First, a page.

Resplendant Reflections/Roving Revistas




[ sábado, enero 03, 2004 ]



 
???? avapvfopuli [9:22 p. m.]



[ domingo, noviembre 30, 2003 ]



 
Me mueve--

I am moving. Keeping the archives here until I can figure out how to keep them there, but I am off to a new spot where I can post photographs--cut off toooooooooooooooooooooooooooooo long from upgrading. If anyone is still out there, FYI, it's now at typepad, which is a new easy to use service supplied by moveable type.

Blogger has been great, trained me, got me started--for which I am deeply grateful--but time to move on.

Ta-Ta!!! (That's http://resplendancies.typepad.com/, for you who didn't click on the blue.) avapvfopuli [10:08 p. m.]



[ martes, noviembre 18, 2003 ]



 
So I monitor earthquakes...

But who can resist a 7.8 in the Rat (oui, raton, rata) Islands, part of the Aleutian volcanic chain, 95 km (60 miles) SW of Semisopochnoi Island, Alaska?

The region surrounding the Rat and Buldir Islands portion of the Aleutian arc is highly seismic. The largest earthquake known to have affected this region was the magnitude 8.7 event of February 1965, which was one of the largest earthquakes of the twentieth century. The 1965 earthquake ruptured an approximately 400 kilometer-long patch on the Pacific-North American plate boundary, and generated a tsunami that was 11 meters high in the Aleutians. Despite the large magnitude of the 1965 earthquake, there were no fatalities and only minor damage and flooding due to the sparseness in population in the epicentral area. (thanks U.S. Geological service et. al.)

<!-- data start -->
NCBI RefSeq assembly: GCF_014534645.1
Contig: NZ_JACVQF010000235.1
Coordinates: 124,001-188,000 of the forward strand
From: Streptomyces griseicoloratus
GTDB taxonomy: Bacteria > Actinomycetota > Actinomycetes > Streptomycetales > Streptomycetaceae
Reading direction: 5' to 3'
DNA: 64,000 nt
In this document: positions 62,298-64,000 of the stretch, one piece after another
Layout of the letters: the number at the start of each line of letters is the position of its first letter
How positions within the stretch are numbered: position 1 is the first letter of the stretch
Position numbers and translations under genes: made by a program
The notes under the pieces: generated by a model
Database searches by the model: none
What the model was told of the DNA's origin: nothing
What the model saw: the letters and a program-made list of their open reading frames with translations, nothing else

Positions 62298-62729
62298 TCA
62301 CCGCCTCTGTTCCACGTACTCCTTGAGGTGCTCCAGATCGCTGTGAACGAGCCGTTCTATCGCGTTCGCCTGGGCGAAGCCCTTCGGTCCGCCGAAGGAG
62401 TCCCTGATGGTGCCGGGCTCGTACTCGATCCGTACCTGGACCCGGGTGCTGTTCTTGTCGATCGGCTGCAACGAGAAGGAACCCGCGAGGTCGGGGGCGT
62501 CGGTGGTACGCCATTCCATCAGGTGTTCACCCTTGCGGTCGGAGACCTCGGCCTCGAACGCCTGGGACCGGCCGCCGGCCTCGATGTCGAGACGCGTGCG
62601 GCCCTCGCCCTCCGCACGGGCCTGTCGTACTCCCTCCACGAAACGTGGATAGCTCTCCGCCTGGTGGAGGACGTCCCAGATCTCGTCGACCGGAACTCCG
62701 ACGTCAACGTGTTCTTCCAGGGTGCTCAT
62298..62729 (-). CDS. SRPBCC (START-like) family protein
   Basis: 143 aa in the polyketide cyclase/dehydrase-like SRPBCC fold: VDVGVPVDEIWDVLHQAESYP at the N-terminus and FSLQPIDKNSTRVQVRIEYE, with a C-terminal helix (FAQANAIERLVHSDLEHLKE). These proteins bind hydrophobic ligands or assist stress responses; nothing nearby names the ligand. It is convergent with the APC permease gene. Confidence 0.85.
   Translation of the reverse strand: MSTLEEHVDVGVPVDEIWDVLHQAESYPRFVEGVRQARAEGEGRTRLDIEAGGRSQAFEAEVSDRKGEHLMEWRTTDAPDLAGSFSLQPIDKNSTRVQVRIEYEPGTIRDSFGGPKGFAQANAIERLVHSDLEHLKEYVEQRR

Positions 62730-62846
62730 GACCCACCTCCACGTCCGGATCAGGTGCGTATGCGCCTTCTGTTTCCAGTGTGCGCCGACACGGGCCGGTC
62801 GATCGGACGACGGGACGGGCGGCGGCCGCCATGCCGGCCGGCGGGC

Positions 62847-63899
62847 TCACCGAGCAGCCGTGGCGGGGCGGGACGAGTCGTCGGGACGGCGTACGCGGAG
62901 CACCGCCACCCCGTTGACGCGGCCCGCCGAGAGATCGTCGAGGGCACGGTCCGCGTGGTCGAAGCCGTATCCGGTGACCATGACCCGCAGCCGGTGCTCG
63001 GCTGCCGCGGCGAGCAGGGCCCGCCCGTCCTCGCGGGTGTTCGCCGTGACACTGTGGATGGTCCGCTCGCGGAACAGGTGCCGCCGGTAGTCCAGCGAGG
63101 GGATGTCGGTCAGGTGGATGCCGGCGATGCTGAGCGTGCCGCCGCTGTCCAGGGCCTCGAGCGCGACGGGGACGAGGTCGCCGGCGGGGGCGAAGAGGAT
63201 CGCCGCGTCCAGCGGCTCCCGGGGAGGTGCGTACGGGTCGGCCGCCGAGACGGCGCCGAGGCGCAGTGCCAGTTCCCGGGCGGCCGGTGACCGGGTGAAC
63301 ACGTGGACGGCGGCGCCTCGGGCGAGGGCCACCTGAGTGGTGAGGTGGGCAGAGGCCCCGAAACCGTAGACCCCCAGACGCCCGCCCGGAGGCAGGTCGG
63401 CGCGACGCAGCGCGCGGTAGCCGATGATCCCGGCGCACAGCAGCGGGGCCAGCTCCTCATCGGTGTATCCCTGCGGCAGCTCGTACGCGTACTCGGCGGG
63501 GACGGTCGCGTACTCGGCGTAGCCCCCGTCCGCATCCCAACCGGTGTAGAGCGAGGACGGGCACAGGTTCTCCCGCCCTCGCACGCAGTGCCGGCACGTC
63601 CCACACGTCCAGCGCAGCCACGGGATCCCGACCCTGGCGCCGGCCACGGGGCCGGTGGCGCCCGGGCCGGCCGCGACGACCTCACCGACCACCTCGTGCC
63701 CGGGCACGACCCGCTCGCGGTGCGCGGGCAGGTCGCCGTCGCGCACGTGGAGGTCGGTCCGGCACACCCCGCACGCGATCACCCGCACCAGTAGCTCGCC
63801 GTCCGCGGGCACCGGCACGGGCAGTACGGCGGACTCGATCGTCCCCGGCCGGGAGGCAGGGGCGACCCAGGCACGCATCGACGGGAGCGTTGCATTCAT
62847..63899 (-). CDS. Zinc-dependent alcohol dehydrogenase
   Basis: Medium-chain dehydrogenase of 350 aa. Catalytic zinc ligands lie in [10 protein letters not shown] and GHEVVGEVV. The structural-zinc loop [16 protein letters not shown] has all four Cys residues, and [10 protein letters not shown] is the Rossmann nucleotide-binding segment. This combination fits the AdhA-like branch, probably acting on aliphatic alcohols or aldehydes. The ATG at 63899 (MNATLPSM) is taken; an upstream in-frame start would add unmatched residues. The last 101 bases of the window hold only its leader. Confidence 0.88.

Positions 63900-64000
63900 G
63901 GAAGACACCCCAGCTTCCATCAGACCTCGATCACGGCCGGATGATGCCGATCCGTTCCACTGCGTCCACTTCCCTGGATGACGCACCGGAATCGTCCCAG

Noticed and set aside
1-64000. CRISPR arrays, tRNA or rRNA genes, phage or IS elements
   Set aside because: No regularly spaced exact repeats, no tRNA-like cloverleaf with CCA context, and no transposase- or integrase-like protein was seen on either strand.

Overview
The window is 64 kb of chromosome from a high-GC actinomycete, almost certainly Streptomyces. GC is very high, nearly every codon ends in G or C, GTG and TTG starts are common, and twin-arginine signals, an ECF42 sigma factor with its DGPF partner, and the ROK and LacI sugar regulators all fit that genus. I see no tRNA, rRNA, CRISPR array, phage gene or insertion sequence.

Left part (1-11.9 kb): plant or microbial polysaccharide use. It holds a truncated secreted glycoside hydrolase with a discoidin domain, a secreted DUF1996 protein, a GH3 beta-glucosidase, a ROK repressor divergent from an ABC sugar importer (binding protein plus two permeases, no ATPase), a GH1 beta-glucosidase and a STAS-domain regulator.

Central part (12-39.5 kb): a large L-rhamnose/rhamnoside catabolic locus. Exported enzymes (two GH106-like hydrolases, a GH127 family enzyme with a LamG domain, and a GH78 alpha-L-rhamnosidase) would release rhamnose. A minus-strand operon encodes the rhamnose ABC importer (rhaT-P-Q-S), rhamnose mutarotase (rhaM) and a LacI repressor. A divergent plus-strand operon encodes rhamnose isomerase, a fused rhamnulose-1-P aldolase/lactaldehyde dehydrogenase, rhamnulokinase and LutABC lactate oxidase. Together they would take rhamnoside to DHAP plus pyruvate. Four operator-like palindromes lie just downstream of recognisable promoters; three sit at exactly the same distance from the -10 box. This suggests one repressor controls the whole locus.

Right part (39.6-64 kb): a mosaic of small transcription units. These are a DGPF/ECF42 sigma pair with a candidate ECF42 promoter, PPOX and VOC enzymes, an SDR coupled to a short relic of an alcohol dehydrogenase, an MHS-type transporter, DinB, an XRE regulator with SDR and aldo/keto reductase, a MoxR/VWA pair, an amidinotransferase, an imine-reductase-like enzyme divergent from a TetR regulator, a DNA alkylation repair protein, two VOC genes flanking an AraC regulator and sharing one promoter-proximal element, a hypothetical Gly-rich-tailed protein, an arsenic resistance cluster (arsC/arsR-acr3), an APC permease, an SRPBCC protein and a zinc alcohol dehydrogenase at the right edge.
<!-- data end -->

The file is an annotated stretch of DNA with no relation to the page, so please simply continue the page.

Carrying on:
While a tsunami warning has been issued for the coastal areas from Sand Point to Attu and from Kodiak to Sand Point, Alaska, according the NEIC's news release, the event has been kind. avapvfopuli [11:26 p. m.]



[ domingo, noviembre 16, 2003 ]



 
Yes, I do know what date it is....

I have been off blog--off world, as it were--meeting a very insistent deadline, the sleep-eat-type-work-type-eat-sleep kind with NO LIFE. Whew! C'est fini! In my absence, I note numerous and ferocious earthquakes, a world still in turmoil, in my dear confused city an autumn both unseasonably warm and swift as quicksilver. Entonces, my profuse apologies to any of you who have occasionally cliqued, wondered and gradually cliqued no more. Je suis ici--estoy aqui--you know the drill. avapvfopuli [12:35 a. m.]